Joint second in the wind league are the US and Germany, with Spain in fourth place. Jonathan Johns from Ernst & Young says Britain's top ranking is a result of the large amount of unexploited wind resource, improving planning attitude and attractive tariffs under the new Renewables Obligation Certificates (ROCs) system.
"Renewables are relatively protected from the deregulated UK market by ROCs, with renewable energy obtaining prices typically three times those for conventional energy. In addition, there are good general capital allowances," he says.
The wind league forms part of a wider renewable energy index which also measures the attractiveness of national markets for regulatory infrastructure, solar, and biomass and other technologies. These factors are weighted according to their importance with wind given the highest weighting of 47%, regulatory infrastructure 38%, solar 5% and biomass and other renewables 10%. In the all-renewables index, the US comes first, with Germany and Spain in second place and the UK fourth.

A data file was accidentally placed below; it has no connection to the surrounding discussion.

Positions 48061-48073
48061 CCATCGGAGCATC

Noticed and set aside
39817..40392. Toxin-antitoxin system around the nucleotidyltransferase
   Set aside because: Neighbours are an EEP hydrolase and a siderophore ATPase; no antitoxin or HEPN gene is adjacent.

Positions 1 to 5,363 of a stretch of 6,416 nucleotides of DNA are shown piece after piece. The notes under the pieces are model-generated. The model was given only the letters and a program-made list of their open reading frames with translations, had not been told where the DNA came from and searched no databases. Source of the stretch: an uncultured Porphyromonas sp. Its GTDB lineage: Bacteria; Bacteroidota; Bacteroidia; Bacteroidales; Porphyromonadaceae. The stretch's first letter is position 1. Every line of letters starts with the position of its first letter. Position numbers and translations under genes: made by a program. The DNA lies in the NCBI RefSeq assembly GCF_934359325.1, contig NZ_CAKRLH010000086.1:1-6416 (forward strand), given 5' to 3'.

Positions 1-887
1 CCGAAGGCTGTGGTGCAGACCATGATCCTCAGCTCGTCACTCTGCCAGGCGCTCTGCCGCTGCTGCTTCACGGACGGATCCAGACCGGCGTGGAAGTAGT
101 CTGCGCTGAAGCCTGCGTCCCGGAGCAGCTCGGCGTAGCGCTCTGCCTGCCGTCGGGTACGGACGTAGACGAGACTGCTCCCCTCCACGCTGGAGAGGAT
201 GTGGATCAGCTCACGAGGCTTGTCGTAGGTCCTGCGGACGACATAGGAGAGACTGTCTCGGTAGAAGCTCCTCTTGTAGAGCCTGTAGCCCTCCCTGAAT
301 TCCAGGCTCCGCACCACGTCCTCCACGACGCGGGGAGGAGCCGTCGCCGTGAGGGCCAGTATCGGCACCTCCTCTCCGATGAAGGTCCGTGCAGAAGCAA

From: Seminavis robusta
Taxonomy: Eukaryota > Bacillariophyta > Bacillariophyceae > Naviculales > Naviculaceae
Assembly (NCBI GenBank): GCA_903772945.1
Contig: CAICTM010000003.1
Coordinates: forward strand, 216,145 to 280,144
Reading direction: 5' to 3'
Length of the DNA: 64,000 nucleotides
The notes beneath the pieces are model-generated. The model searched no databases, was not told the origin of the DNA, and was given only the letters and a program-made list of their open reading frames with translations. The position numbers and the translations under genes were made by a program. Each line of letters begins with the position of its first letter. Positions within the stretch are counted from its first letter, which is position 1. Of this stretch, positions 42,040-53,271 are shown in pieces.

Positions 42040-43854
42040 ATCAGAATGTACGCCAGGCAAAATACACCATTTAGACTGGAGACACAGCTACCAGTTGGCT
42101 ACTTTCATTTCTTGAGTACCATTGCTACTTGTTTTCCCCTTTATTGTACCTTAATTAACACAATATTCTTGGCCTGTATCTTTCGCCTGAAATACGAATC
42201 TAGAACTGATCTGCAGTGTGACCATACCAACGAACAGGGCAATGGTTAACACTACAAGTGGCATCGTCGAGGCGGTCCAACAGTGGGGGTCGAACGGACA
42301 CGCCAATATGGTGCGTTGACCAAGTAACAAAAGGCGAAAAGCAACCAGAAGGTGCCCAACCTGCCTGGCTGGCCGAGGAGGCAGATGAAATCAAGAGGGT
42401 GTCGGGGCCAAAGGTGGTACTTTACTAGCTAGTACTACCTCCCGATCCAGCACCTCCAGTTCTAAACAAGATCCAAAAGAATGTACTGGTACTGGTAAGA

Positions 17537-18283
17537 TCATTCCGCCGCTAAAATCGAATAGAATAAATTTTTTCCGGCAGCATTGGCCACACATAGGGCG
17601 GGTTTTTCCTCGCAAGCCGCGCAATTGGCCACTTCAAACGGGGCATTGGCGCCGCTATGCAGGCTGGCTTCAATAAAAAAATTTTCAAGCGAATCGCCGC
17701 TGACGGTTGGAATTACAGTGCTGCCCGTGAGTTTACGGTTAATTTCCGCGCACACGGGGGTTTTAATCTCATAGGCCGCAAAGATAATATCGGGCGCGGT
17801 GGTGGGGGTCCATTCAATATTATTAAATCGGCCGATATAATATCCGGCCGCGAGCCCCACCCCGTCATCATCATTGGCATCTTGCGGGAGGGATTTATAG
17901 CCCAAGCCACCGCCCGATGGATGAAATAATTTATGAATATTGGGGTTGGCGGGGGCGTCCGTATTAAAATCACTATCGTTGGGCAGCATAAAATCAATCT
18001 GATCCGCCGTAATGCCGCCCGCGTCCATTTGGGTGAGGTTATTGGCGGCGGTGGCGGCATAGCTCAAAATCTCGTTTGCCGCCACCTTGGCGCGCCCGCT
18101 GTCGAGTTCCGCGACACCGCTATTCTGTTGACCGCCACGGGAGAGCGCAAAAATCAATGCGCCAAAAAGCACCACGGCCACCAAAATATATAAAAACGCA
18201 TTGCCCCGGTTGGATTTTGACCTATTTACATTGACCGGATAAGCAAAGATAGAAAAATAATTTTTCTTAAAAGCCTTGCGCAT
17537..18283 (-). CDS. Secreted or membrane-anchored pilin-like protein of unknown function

The US scores highly because of its renewables portfolio standard (RPS) legislation in more than a dozen states, vast areas of open land, and the financial incentives of its production tax credits at federal and state level. An RPS mandates a minimum standard of renewable energy.
Germany's high rating is due to its favourable feed-in tariffs for all technologies and potential for offshore wind. The UK's overall fourth position is because its high score for wind is offset by low points for solar energy. "Commercial solar power is currently too expensive to generate a positive return under the ROC system," says Johns.
Despite having most wind power per head of population, Denmark achieves relatively low scores because of its high installed base relative to grid capacity and reduced tariff incentives.